Obama Responds to Controversy over Wright

Barack Obama has spend the last couple of days responding to some of the controversy surrounding him. As I’ve noted many times before, including in the previous post, my choice to support Obama is not out of the belief that he is perfect but because of finding him to be the only remaining major party candidate who does not have negatives which make me unable to support them. Barack Obama was not my first choice, but I do find him to be a good choice whose negatives, which do exist, are far less serious than those of Hillary Clinton and John McCain.

Obama’s infusion of religion in politics was one major reason why he was not my first choice from the start. I would much prefer a candidate who responded to questions on religion with an answer like that of Arnold Vinick, the fictitious Republican candidate for president on The West Wing:


Unfortunately this is not realistic in the United States, at least this year. I’ve been able to support Obama despite his mingling of religion in a political campaign to a degree far more that I would like due to his strong support for separation of church and state. This, along with his views on civil liberties, is one of the benefits of his experience as a professor of Constitutional Law (and one of the reasons I consider Obama to have more meaningful experience to be president than Hillary Clinton).

In the past few days Obama’s specific church affiliation has also become an issue. Of all the nonsense we’ve heard the last few months, this is one which actually does have at least some substance behind it. As Steve Benen wrote, “questions about Barack Obama’s church pastor had, oddly enough, suddenly become the one political controversy that stood to do the most damage to his campaign. The Rezko story seems pretty thin, NAFTA-gate turned out to be much less than met the eye, the ‘madrassa’ story was complete nonsense, and the ‘plagiarism’ flap was just silly.”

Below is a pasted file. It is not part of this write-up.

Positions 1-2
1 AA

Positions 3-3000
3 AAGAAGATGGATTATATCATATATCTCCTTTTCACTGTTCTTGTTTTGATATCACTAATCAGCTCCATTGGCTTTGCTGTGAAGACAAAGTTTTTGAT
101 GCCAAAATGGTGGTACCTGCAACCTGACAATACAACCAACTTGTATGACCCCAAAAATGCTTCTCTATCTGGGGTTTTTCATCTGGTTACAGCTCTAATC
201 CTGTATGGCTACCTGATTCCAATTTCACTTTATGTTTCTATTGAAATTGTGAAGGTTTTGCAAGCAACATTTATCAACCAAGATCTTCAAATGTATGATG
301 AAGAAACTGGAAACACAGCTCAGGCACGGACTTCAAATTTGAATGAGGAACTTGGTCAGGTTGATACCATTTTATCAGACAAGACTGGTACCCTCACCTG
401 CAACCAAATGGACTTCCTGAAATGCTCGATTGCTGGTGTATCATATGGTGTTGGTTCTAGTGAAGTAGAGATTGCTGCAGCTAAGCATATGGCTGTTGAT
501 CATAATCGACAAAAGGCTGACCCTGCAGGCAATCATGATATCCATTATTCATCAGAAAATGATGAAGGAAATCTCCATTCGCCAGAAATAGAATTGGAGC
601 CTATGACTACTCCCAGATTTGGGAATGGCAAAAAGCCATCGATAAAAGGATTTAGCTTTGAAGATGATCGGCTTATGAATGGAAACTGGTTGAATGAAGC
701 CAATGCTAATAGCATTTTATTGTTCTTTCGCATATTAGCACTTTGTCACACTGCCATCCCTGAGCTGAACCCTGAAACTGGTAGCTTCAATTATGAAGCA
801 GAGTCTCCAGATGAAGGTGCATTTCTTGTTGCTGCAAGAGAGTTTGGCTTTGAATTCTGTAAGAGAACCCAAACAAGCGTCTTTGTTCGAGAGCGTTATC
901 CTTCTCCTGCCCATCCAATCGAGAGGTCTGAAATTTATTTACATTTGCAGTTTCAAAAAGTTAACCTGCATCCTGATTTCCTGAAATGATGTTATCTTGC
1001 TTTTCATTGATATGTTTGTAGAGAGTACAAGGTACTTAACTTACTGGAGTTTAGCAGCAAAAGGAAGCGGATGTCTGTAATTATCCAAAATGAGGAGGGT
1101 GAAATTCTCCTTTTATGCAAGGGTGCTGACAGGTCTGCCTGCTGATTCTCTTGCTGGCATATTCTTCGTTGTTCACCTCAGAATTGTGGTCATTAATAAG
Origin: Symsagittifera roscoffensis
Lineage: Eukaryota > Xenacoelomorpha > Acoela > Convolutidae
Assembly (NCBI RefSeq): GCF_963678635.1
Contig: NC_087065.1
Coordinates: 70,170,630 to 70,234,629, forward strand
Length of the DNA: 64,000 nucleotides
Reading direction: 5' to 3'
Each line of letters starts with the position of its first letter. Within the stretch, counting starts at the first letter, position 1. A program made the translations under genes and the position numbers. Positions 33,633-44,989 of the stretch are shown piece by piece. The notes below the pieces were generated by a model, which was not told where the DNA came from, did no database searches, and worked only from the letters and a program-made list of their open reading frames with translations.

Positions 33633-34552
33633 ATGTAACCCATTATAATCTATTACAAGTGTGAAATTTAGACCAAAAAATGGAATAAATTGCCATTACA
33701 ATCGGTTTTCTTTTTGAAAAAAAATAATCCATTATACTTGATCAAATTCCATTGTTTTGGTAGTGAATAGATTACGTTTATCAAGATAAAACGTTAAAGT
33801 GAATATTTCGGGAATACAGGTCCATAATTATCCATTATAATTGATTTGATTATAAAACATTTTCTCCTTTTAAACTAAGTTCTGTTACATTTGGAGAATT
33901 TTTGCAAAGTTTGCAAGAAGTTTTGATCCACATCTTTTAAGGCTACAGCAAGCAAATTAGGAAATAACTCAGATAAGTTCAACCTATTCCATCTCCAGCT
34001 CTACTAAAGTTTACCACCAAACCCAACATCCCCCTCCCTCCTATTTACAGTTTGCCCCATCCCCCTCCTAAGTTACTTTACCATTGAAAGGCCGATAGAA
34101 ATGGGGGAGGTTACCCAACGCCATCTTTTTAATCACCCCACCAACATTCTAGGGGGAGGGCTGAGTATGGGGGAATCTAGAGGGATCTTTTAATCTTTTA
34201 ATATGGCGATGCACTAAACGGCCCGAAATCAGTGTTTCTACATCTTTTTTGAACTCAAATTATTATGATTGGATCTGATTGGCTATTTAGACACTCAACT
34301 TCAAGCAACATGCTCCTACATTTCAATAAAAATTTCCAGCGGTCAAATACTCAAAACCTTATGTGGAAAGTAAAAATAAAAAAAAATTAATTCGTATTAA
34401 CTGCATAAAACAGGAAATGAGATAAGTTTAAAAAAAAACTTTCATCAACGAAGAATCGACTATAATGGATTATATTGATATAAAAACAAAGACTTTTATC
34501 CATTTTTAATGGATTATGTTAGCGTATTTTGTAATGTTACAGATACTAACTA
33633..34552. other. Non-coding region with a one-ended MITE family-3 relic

Obama responded to the controversy in the video above and at The Huffington Post:

The pastor of my church, Rev. Jeremiah Wright, who recently preached his last sermon and is in the process of retiring, has touched off a firestorm over the last few days. He’s drawn attention as the result of some inflammatory and appalling remarks he made about our country, our politics, and my political opponents.

Let me say at the outset that I vehemently disagree and strongly condemn the statements that have been the subject of this controversy. I categorically denounce any statement that disparages our great country or serves to divide us from our allies. I also believe that words that degrade individuals have no place in our public dialogue, whether it’s on the campaign stump or in the pulpit. In sum, I reject outright the statements by Rev. Wright that are at issue.

Because these particular statements by Rev. Wright are so contrary to my own life and beliefs, a number of people have legitimately raised questions about the nature of my relationship with Rev. Wright and my membership in the church.

Obama proceeded to discuss his relationship with Wright and later addressed the controversial statements from Wright: